When Does Cloud Make Sense

Before we get into when does the cloud make sense, we probably should start with defining what cloud we are talking about. After all cloud computing has been a topic thrown around and used in various contexts over the last 10+ years. In this article, we will primarily look at when the following make sense:

  • Software as a Service (SaaS)
  • Infrastructure as a Service (IaaS)
  • Platform as a Service (PaaS)

Software as a Service (SaaS)

SaaS is one you hear about quite often as it tends to come up in business discussions as an inexpensive turnkey method for getting into a particular application or service. There are many SaaS providers and a wide range of available applications. Microsoft includes a number of SaaS applications including Dynamics CRM Online application. As is the case with the Dynamics CRM application, quite often the online version is a hosted version of a customer installable on premise application. This is not always true, but many providers have started creating online versions of their on premise apps to lower the barrier of entry for customers.

SaaS services are often priced on a per user basis with varying levels of options such as Free, Basic and Pro. Some of the services may include options for additional storage, feature packs, etc.

Advantages of SaaS

  • Low barrier to entry, ready to use almost instantly
  • Scale up the number of users as needed
  • No need to manage servers
  • Support Included

Disadvantages of SaaS

  • Reliant on the provider for issue resolution
  • Unable to optimize servers for your needs
  • (Generally speaking) no direct access to the database

Infrastructure as a Service (IaaS)

One of the primary services provided by IaaS providers are Dedicated or more commonly Virtual Machines. IaaS providers make it very easy to purchase virtual machines of just about any size running various Linux distributions or Windows Servers. The pricing is most often charged on a per hour basis and cost as little as $0.10 to $0.15 per hour. Thus you can purchase as many servers as needed to scale your application. In addition to Virtual Machines, IaaS providers include other basic infrastructure such as IP addresses, network traffic, storage, firewall, load balancing, virtual networks, etc. Like Virtual Machines, each of these services is charged on an as used basis such as per GB/month, per hour, etc.

In recent years, IaaS providers have begun to grow both in number and size. This method of providing cloud services was mostly pioneered by Amazon with their Amazon Web Services (AWS) products, which are used today to support many of the top web sites. Since the initial launch, Microsoft, Google, and many others have entered the marketplace to compete with AWS.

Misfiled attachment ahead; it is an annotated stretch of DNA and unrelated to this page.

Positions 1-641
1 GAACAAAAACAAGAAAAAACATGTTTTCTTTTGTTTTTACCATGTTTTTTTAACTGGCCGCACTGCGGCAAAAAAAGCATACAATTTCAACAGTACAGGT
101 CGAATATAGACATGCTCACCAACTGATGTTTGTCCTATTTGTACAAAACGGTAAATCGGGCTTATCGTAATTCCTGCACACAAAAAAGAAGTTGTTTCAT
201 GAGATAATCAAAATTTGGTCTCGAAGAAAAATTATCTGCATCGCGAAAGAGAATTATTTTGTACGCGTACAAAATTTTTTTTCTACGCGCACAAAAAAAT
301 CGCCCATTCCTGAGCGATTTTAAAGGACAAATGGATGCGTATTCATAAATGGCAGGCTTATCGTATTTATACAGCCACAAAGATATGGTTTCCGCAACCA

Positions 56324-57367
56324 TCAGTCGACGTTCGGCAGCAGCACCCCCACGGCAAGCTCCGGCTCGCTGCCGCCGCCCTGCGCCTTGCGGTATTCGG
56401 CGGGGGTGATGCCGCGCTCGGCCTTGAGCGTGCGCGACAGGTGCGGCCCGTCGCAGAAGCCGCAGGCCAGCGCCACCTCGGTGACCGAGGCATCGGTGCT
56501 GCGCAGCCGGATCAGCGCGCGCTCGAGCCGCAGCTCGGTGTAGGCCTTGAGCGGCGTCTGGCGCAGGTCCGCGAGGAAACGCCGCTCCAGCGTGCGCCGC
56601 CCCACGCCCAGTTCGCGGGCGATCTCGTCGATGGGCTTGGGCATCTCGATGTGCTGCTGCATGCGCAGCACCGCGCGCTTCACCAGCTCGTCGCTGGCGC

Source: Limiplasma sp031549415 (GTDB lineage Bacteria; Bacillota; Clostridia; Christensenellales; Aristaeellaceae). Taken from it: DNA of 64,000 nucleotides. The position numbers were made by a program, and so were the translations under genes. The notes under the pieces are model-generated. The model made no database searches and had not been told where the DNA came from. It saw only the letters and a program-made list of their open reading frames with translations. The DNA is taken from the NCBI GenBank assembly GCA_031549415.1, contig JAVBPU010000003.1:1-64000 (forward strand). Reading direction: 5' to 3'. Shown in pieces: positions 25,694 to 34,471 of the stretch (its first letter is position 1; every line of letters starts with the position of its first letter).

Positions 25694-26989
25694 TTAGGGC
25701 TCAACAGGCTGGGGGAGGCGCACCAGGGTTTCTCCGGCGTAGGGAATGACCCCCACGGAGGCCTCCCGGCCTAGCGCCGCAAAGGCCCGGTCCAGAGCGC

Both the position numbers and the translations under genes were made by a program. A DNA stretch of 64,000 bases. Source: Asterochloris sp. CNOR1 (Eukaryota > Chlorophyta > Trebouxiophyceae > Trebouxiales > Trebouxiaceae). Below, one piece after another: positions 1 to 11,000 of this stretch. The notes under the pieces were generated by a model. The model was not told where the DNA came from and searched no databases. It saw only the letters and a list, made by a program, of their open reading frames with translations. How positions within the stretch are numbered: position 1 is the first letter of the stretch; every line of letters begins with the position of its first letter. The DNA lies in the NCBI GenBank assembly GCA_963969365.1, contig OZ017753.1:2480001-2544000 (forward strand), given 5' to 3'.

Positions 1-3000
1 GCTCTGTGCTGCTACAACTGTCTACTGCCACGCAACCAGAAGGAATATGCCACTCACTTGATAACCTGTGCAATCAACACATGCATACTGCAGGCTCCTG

Advantages of IaaS

  • Used properly, IaaS can be used to support even the largest websites
  • Inexpensive, Low Maintenance
  • Makes it possible to outsource almost your entire IT infrastructure

Disadvantages of IaaS

  • Reliant on a 3rd party for critical application uptime.

Platform as a Service (PaaS)

PaaS services are often built upon underlying IaaS services with a few differences. Instead of dealing with installing your application on a server, you deploy your application through the provider's tools. In order for your application to run you may need to utilize provider specific libraries and/or use with avoid specific libraries not allowed by the provider. Most traditional websites are able to run on PaaS providers with little or no changes; however, you may need to make changes to support specific provider capabilities.

Why go through the process of supporting PaaS? The answer is simple, simple scalability. Unlike IaaS where you would need to provision additional servers for your application, PaaS allows you to scale your application without the need to deal with individual servers.

Advantages of PaaS

  • Simplified Scalability

Disadvantages of PaaS

  • May be tied to a single provider

Conclusion

So when does the cloud make sense? While a simple question, the answer is not. Overall, the cloud does make sense (which is why it's become so popular); however, there are many cases where the cloud does not fit. Here are a couple of the possible issues, which may prevent you from using cloud services.

  • General Comfort Level
  • Security, Privacy Concerns and/or Corporate IT Policies.
  • Standards Compliance, for instance PCI (Payment Card Industry) or HIPAA (The Health Insurance Portability and Accountability Act).

While there are other minor concerns, which arise from time to time, the main issue is the overall comfort level with trusting an outside organization with your IT Infrastructure. Yes, there are legit items, which prevent you from being able to use the cloud; quite often it makes much more sense from a cost and reliability perspective. For those cases where comfort level is the main concern, start with a smaller project and slowly build up confidence before attempting to use it for critical business functions.



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